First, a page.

The agency of religion remains in its patterns of authority and normative boundaries, which include more unspoken tolerance, acceptance and variations than one would imagine. Despite examples in the book of otherwise, global media and the public will not give agency to an individual and their own views on religion when they are involved in a controversial incident. On the contrary, they will be associated with their “apparent” religion and its dominant patriarchal interpretation. Referring to the case of the girl in the blue bra, she was instantly identified as “Muslim” and while she was celebrated by many for her courageousness, the mainstream discussion attacked her for her “anti-muslim” actions of putting herself in that situation – while wearing a “sexy” bra. Perhaps an argument can be made here, which did not occur to Lovheim, that the military officers ignored gender constructs and religious materialization and treated her with such cruelty that goes against all contextual social norms and gender-related discourse? that remains unexplored territory and a liminal question to be considered in future research.
Regardless, this is not to say that the media did not have a role in changing religious associations and practices. There is no doubt that research on gender, media and religion is far from established, as Lovheim concurs, which indicates the criticality of this early stage in forming trends and patterns in academia or otherwise. Lovheim’s book can be found guilty of practicing some of the activities she warns against. More people than ever before consider themselves to be “spiritual, but not religious” (p.170), exploring the role of the media in that spiritual process might require alternative thought processes and case studies. Overall, the book establishes groundbreaking research patterns and offers critical insight on the interplay between media, gender and religion albeit rather requires more effective examples from societies around the world.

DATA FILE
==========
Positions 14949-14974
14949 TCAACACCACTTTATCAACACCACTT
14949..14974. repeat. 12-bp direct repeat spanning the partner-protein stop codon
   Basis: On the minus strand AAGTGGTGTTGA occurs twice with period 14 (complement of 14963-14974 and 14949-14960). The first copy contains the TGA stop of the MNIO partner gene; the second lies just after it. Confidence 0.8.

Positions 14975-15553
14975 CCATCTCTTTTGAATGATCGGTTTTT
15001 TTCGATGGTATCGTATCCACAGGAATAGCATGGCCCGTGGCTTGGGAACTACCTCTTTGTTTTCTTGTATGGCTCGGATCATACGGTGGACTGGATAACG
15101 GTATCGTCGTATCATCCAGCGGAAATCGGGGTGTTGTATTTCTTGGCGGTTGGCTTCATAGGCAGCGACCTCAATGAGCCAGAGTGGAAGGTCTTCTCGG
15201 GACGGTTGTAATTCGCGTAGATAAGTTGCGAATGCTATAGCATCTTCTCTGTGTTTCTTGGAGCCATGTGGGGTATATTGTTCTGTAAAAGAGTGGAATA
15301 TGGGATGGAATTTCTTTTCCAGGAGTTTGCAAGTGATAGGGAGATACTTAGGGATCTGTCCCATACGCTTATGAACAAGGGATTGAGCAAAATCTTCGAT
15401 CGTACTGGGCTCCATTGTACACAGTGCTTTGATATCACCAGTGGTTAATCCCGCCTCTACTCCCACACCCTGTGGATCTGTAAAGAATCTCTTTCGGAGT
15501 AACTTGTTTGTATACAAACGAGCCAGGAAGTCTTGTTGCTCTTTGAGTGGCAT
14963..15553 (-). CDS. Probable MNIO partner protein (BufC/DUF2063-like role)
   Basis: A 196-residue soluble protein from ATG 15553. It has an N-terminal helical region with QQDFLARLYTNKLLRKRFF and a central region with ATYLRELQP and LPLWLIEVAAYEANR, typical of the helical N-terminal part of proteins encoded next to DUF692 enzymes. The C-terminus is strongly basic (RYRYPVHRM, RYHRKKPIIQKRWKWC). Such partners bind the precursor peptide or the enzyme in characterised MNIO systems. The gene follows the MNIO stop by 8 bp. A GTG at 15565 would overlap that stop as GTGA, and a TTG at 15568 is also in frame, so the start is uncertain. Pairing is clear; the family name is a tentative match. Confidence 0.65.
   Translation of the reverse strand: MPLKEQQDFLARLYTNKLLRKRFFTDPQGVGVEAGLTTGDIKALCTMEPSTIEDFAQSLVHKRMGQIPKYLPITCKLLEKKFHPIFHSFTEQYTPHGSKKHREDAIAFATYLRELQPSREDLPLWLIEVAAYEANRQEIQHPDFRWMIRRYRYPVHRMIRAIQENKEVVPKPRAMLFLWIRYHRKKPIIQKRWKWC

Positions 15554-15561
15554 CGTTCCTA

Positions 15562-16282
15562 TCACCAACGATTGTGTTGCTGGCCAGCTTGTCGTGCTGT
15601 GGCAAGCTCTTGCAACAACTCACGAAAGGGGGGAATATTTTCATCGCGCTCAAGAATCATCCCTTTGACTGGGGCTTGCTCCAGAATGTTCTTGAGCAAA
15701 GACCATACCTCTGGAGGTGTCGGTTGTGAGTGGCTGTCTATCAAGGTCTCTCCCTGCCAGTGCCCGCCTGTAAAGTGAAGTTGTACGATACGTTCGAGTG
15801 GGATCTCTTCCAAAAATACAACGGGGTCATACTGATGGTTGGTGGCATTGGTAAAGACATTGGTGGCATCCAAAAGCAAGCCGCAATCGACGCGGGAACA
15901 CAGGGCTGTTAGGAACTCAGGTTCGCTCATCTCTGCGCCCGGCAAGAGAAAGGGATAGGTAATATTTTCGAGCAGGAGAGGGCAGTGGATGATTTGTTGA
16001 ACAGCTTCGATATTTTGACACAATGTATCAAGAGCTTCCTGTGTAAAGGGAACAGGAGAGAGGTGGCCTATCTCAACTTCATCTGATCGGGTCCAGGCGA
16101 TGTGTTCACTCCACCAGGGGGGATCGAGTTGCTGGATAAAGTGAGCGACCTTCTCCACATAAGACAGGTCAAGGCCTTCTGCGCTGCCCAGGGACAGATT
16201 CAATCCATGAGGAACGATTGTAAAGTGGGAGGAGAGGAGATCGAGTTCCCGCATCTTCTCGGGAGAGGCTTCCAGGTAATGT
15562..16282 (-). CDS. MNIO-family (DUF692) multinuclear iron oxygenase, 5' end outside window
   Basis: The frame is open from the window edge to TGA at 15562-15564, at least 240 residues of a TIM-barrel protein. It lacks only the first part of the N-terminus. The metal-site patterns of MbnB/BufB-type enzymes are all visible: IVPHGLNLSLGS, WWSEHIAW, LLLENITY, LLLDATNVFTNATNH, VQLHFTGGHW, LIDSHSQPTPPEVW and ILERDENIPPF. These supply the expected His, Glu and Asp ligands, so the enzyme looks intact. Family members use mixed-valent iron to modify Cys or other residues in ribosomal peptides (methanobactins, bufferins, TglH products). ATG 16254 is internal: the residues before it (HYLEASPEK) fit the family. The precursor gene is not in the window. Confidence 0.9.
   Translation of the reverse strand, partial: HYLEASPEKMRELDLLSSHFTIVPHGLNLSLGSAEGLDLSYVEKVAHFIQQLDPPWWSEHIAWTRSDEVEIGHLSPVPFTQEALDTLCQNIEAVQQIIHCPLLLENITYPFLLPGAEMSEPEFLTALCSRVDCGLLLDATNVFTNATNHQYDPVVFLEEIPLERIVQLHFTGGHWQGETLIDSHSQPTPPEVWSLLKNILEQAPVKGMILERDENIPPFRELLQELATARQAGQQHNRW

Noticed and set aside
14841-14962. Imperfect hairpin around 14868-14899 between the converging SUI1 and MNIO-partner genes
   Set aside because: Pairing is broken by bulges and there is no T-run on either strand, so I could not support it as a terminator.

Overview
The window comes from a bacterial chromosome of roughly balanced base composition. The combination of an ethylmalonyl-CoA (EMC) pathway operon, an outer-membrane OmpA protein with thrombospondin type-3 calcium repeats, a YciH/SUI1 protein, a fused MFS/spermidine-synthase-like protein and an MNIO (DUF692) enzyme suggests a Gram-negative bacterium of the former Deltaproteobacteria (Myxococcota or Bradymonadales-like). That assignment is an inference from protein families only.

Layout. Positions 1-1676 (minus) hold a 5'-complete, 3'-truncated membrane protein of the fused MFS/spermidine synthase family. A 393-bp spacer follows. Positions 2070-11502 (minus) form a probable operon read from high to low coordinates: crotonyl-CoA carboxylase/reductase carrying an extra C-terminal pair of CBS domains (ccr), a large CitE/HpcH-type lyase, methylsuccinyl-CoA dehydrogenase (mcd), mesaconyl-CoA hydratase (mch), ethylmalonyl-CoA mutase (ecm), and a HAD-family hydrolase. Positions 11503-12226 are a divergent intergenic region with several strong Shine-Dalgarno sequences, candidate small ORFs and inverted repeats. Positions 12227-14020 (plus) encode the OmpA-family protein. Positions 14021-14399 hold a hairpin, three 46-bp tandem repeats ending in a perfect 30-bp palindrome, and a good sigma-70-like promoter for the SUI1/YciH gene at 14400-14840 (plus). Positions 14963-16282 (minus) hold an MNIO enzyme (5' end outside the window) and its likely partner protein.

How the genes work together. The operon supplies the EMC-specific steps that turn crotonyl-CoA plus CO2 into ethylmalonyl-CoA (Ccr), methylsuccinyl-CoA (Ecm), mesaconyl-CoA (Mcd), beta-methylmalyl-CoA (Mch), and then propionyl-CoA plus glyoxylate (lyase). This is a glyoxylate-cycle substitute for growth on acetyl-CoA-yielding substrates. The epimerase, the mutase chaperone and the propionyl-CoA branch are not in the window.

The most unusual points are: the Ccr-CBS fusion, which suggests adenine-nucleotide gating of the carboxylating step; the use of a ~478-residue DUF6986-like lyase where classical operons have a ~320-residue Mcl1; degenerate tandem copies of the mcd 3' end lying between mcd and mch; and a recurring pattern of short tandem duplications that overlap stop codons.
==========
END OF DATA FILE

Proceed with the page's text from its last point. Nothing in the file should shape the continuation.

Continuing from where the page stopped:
Nadine Suliman Abdelrahman (University of Alberta)
1 Judith Butler, Bodies that Matter (New York: Routledge, 1993).
2 Shari’a refers to the “religious law forming part of the Islamic tradition”. Wikipedia (https://en.wikipedia.org/wiki/Sharia)
3 Halaqa is an arabic word for episode and refers here to an Islamic discussion group usually held by females to discuss different societal matters
4 See Taha Sakr, “Egyptian woman comes out as lesbian in video, conservatism and LGBT rights in Egypt,” Egypt Independent, August 28, 2017. https://goo.gl/B7mJfe.
5 This might be regarded as a better case study looking at the role of media on gender performativity and gender roles in a muslim society. These are a few news articles on issues revolving around gay marriage in Islam and the overall acceptance of homosexuality. It would be worthwhile to read these articles as well as public comments on them for better context, where available:
Amrou Al-Kadhi, “After one of Britain’s first gay Muslim marriages, let me tell you what it’s actually like to be a gay Muslim,” Independent, July 11, 2017, https://goo.gl/Jtyrks.
CarolKuruvilla, “American Muslims are now more accepting of Homosexuality than White Evangelicals,” Hufftington Post, August 1, 2017, https://goo.gl/m1w24T.
John R.Bradley, “The Muslim World is More Tolerant of Homosexuality than you Think,” The Spectator, October 28, 2017, https://goo.gl/xzUkJ7.
Shahzeb Jillani, “Imams help gay Muslims embrace new social identities,” BBC News, July 13, 2010, https://goo.gl/Rp63L7.
Stephen Johnson, “Muslim activist claims the Koran SUPPORTS gay marriage,” The Daily Mail, August 13, 2017, https://goo.gl/aXP73Y.